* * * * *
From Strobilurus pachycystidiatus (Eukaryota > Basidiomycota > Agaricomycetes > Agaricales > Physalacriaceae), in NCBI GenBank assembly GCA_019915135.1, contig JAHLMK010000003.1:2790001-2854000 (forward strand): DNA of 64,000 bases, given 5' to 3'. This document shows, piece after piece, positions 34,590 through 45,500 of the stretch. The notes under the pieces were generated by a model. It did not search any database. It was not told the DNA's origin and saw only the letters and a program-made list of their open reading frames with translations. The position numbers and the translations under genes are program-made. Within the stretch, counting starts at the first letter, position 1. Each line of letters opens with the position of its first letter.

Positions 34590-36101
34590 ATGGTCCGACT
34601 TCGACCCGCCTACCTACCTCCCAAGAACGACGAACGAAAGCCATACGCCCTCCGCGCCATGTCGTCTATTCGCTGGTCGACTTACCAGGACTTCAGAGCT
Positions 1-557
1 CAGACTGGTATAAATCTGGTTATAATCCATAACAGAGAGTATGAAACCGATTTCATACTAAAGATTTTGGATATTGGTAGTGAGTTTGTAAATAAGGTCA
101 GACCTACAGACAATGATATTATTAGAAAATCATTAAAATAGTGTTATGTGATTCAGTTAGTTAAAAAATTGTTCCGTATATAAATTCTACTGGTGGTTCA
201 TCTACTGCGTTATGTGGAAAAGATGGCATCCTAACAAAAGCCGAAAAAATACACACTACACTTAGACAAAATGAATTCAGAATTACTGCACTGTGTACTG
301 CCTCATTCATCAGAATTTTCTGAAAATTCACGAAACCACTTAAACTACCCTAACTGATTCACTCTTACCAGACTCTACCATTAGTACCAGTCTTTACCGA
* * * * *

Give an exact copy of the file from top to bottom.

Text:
From Strobilurus pachycystidiatus (Eukaryota > Basidiomycota > Agaricomycetes > Agaricales > Physalacriaceae), in NCBI GenBank assembly GCA_019915135.1, contig JAHLMK010000003.1:2790001-2854000 (forward strand): DNA of 64,000 bases, given 5' to 3'. This document shows, piece after piece, positions 34,590 through 45,500 of the stretch. The notes under the pieces were generated by a model. It did not search any database. It was not told the DNA's origin and saw only the letters and a program-made list of their open reading frames with translations. The position numbers and the translations under genes are program-made. Within the stretch, counting starts at the first letter, position 1. Each line of letters opens with the position of its first letter.

Positions 34590-36101
34590 ATGGTCCGACT
34601 TCGACCCGCCTACCTACCTCCCAAGAACGACGAACGAAAGCCATACGCCCTCCGCGCCATGTCGTCTATTCGCTGGTCGACTTACCAGGACTTCAGAGCT
Positions 1-557
1 CAGACTGGTATAAATCTGGTTATAATCCATAACAGAGAGTATGAAACCGATTTCATACTAAAGATTTTGGATATTGGTAGTGAGTTTGTAAATAAGGTCA
101 GACCTACAGACAATGATATTATTAGAAAATCATTAAAATAGTGTTATGTGATTCAGTTAGTTAAAAAATTGTTCCGTATATAAATTCTACTGGTGGTTCA
201 TCTACTGCGTTATGTGGAAAAGATGGCATCCTAACAAAAGCCGAAAAAATACACACTACACTTAGACAAAATGAATTCAGAATTACTGCACTGTGTACTG
301 CCTCATTCATCAGAATTTTCTGAAAATTCACGAAACCACTTAAACTACCCTAACTGATTCACTCTTACCAGACTCTACCATTAGTACCAGTCTTTACCGA